It is great to hear that it was a long tough process but as you said earlier you are happy with the album, and I think the joy shines through. Most tracks are awash in harmonies, hurrying up to relax and get comfortable, are there any songs that you say “Wow, we really nailed it on this one!” Or do you look at the album as a whole?
Oh I have a very strong relationship with each of those songs individually and with the album as a whole, we always take a song one at a time and let it become whatever it may want to become. Songs just start to grow and take on their own feel, I don’t see any 2 songs on the album in the same…well it’s all like they are these little kids and develop their own personalities.
I think about “Worst Trip” and how that song was just a pleasure to record. On the basic level it worked right away from step 1 to step 100, there were never any setbacks. On the flipside if you spend 3 months working on a song you have heard it tons of times and naturally get tired of it but with “Worst Trip” I never had to get tired of it because it just smoothed right out, and that song above all the others has a real freshness too it, because it’s like I don’t even remember how it was made. You always hope for that, that’s the goal. Most of the other songs on the album were done 2 or three different times and reworked, but not “Worst Trip”.
It is funny you brought that one up, I was going to mention it had such a great, almost Jackson 5 beat to it, and the first time I heard it, it was stuck in my head for days. On maybe the other end of simple is the title track, “We All Belong” it feels a bit more pieced together and anthemic then the rest of the songs on the album, was it always intended this way?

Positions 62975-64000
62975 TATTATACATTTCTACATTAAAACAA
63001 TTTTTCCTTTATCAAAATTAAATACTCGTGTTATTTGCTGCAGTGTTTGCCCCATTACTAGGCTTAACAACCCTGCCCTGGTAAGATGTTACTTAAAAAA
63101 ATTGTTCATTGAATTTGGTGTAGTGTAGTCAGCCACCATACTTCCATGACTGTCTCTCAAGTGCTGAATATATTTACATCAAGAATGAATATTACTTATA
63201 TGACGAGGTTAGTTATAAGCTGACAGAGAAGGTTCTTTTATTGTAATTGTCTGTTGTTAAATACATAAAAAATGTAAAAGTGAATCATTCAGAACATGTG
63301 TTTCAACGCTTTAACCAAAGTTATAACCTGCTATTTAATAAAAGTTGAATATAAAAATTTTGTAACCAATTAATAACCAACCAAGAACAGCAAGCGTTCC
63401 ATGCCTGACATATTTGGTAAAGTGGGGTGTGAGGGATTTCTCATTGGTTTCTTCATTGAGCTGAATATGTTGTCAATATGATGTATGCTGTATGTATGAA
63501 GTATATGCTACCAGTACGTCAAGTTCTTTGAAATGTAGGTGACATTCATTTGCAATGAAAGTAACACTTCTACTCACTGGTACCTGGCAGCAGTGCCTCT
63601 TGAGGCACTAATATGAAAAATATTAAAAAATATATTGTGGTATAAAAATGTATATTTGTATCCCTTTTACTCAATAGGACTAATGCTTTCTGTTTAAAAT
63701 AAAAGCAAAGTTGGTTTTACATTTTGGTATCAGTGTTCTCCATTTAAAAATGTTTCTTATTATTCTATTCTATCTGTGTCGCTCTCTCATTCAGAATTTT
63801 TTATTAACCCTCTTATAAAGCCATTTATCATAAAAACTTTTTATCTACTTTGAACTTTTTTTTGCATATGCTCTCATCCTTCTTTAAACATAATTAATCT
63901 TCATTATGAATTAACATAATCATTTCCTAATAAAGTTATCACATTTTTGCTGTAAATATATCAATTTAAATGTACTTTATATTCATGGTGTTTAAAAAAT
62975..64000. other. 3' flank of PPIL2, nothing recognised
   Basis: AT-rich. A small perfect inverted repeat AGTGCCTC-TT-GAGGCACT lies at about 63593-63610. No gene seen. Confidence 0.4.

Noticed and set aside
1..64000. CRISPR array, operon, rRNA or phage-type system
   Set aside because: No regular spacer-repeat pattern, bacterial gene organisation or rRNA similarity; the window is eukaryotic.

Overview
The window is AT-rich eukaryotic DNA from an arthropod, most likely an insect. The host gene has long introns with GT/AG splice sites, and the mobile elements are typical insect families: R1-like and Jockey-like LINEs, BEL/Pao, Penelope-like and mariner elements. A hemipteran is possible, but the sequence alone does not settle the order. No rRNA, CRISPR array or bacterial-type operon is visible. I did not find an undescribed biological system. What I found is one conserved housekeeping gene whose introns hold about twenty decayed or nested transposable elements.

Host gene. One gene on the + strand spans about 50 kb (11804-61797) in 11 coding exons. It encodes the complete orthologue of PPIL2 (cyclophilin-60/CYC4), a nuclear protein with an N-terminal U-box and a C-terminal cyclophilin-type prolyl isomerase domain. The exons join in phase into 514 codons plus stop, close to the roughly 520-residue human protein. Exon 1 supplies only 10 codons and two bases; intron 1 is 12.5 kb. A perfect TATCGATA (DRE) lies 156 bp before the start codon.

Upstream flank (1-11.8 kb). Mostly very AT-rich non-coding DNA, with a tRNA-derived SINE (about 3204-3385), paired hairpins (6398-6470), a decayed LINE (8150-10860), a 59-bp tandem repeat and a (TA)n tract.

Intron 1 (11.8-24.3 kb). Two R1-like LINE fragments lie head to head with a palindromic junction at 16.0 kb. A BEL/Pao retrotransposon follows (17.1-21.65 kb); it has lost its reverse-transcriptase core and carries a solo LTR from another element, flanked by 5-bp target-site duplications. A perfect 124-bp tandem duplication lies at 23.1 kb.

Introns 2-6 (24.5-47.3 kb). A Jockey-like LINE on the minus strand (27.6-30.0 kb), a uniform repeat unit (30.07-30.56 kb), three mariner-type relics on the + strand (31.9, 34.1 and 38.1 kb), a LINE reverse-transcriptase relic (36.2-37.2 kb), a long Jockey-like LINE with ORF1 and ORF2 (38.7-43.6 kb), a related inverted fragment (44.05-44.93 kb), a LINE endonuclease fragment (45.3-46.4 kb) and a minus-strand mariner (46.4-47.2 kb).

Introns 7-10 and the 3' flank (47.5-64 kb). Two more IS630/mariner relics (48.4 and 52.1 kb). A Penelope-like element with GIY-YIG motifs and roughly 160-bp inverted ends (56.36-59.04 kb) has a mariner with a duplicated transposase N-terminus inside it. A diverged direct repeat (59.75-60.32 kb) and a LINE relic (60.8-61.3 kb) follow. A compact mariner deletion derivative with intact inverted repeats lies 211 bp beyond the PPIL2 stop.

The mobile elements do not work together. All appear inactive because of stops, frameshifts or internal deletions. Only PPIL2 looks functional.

We always knew we wanted that to be the closer and we wanted it to achieve that epic feel. I had recorded that song years ago on an 8 track and was like, “One Day…”
You were waiting for your chance to record with the Boston Pops…
Yeah, it would be great if it came out that way. There is a straight narrative in that song that I always kind of tried to keep consistent with the music. The underlying message being despite all everything is as it should be. A positive message more or less and then in the middle of the song he dies, moving to the afterworld with the creaking piano like the grim reaper and the sobbing singing and yet the same message is there too. That is what contributes to that picture or patchwork feel of that song.
In another new song on We All Belong, “Alaska” you mention Philly and it seems all Philly bands give a shout out to the city of brotherly love, so I was wondering if the Boys II Men or G. Love collaboration was coming up soon?
Man you keep nailing on these questions! (Laughter) We were asked to, unfortunately this didn’t pan out, but we got asked to do a song on a compilation called “Guilty Pleasures” which was put out by Domino Records. More or less what the compilation has kinda become is geeky rock white guys covering rap or R&B…and it…well it seems a little hokey. The one song, however that we came up with was “Motown Philly” by Boys II Men. Toby and Justin really wanted to tackle the drum and bass section of that song.
That would be great; it’s not coming out though?
They nixed us, at first we wanted to do Gilbert O’Sullivan “Alone Again Naturally”, I mean guilty pleasures is a tough thing, I don’t really have any guilty pleasures so I find the whole compilation a bit weird. It turned out a bit more modern too; I think Devendra Banhart is covering Mariah Carey.
Back to your songs to finish up, it seems like animals keep popping up in the lyrics, is it conscious or is it more “the animal in all of us” kind of thing?
Definitely, in trying to understand anything about life it is very common for Toby and I, and maybe people in general, to look for simpler things, because I think a lot of the problems come when we try to over complicate things, even something as awesome as being in love and turn it into this burden on our soul. I find a lot of value in (simplicity), even with our music…it shouldn’t be rocket science and animals are a very capable metaphor for that. I mean they just seem predisposed to behave in these certain ways…and within the context of writing lyrics, you kinda look for nice images and I love animals for me they are instant guaranteed image. I love having them be a part of any of my songs.